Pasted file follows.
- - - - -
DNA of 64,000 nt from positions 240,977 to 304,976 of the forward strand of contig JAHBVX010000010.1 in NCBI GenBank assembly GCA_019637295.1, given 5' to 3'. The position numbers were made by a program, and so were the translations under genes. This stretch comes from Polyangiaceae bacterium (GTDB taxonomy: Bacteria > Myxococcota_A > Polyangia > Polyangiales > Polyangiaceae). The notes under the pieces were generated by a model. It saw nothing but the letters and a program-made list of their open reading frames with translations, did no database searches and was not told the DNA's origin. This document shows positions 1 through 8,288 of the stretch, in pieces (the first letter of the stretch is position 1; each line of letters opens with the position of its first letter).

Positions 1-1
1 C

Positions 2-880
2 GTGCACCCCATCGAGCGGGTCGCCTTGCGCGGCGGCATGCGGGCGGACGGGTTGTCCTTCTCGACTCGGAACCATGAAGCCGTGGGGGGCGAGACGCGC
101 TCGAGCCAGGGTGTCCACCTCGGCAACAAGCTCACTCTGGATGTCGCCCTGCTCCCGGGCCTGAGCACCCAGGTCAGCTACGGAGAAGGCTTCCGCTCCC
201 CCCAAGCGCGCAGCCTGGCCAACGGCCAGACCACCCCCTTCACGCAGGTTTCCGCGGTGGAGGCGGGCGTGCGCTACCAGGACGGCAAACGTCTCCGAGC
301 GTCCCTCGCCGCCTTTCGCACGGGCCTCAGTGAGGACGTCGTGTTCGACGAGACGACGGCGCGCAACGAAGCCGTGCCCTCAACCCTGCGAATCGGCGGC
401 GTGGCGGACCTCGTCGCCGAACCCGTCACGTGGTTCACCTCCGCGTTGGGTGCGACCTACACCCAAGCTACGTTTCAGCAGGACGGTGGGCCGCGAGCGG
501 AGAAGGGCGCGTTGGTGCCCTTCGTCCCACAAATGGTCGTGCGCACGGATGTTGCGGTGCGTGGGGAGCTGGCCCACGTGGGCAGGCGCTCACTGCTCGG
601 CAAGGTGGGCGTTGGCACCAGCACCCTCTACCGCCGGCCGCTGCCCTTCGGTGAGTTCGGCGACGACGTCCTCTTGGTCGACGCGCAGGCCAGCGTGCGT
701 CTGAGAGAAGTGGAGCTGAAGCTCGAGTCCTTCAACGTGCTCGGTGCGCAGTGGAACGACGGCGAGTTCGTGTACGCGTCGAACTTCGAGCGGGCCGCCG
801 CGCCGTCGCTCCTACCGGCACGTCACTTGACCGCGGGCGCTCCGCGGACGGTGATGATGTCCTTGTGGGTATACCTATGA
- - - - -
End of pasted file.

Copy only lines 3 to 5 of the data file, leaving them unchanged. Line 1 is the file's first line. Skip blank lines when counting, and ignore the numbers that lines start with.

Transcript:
1 C

Positions 2-880
2 GTGCACCCCATCGAGCGGGTCGCCTTGCGCGGCGGCATGCGGGCGGACGGGTTGTCCTTCTCGACTCGGAACCATGAAGCCGTGGGGGGCGAGACGCGC